Ammonium Carbonicum | Materia Medica by E. B. Nash
Eugene Beauharnais “E. B.” Nash (8 March 1838 – 6 November 1917) was one of America’s leading 19th-century homeopaths.
Born in Hillsdale, New York, Nash graduated from Cleveland Homoeopathic Medical College in 1874. He served as Professor of Materia Medica in the New York Homeopathic Medical College, and also taught at the Homoeopathic Hospital of London.
List of all Homeopathic Materia Medica: Dr.Clarke, Boericke, Farrington, Allen, Dunham, N M Choudhury, Nash, Boger, Lippe, Mure, Tyler, Constantine Hering, Kent, Homeopathic Materia Medica, Online Materia Medica
Nose-bleed when washing the face in the morning. Weak, anaemic, flabby women. Weak, no reaction. Addicted to the smelling bottle.
Tendency to gangrenous degeneration of glands, as in scarlatina; the parotids.
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Guernsey says: This remedy seems particularly useful in constitutionally delicate women who faint easily and want some kind of smelling salts around them most of the time. They are weak, with deficient reaction and generally of the lymphatic temperament. Such patients want stimulants, especially such stimulants as act through the olfactory nerves, like spirits of Ammonia, Camphor, Musk, Alcohol, etc. In the first onset of such a suddenly prostrating disease as cerebro-spinal meningitis this has been found a good remedy to excite reaction and place the patient in a condition for the choice of the next remedy indicated by the now aroused vital force in conflict with the disease (so called). One thing AMMONIUM CARB. is good for is dry or stuffed coryza, acute or chronic. The patient is worse at night, has to breathe with the mouth open. SAMBUCUS, LYCOPODIUM, NUX VOMICA and STICTA PULMONARIA may be compared with it.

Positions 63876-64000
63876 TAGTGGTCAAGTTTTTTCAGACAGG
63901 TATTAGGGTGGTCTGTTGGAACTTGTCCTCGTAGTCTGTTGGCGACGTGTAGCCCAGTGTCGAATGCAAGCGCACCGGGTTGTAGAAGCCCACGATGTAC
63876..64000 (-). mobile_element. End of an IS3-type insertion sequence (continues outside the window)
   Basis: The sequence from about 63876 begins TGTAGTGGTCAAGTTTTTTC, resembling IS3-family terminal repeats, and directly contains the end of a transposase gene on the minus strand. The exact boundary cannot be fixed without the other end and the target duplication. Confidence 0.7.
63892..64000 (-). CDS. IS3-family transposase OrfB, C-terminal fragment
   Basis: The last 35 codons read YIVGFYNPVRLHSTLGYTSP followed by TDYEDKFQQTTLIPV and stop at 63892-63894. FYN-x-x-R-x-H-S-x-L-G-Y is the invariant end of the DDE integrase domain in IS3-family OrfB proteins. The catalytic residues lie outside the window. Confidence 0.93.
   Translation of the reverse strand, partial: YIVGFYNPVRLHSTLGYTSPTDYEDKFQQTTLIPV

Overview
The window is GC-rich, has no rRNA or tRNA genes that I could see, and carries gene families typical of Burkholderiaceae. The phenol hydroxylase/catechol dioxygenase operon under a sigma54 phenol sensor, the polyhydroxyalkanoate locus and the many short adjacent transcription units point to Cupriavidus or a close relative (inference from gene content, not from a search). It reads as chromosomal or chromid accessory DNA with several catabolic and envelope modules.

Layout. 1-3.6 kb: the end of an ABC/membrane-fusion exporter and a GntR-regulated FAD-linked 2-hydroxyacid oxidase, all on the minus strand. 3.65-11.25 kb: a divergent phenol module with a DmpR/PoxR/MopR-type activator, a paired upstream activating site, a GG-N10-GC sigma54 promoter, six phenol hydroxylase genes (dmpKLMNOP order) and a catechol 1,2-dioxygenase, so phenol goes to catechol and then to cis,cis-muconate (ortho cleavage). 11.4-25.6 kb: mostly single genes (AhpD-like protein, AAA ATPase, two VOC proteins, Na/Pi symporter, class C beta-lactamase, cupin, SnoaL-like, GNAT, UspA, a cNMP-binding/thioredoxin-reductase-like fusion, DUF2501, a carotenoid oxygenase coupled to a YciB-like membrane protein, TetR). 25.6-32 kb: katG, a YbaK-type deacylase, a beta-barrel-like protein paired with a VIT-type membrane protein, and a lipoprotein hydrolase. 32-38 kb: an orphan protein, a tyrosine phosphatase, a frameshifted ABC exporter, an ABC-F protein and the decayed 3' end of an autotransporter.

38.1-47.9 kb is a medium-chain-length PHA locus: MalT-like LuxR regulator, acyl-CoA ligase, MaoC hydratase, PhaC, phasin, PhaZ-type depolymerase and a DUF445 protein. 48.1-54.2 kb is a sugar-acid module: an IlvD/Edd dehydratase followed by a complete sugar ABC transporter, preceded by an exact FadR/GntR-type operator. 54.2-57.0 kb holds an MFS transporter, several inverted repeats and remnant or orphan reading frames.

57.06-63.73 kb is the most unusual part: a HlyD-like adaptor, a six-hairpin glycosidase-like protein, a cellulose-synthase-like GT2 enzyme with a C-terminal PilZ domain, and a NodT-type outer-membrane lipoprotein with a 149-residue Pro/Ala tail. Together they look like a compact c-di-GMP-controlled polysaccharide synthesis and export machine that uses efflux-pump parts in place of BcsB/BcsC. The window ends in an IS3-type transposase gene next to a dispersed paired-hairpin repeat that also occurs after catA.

Another frequently verified symptom of the nose is epistaxis WHILE WASHING THE FACE. (KALI CARBONICUM.) I don’t know why it comes on then, but it does, and this remedy cures it. The only other affection in which I have found it very useful is scarlatina. The body is very red, almost bluish-red, and the throat seems to be the center where the force of the disease seems to be expended in malignant intensity. The eruption is faintly developed, or has seemed to disappear, from sheer inability from weakness of the patient’s vitality to keep it on the surface. (ZINC. has convulsions from the same cause.) Erysipelas of old, debilitated persons comes under the same head. Cerebral symptoms, simulating a drunken stupor, are present in both cases. The whole system seems to be overpowered by the toxic effect of the disease poison. (See also AILANTHUS.) AMMONIUM CARB. will sometimes help us out in such cases.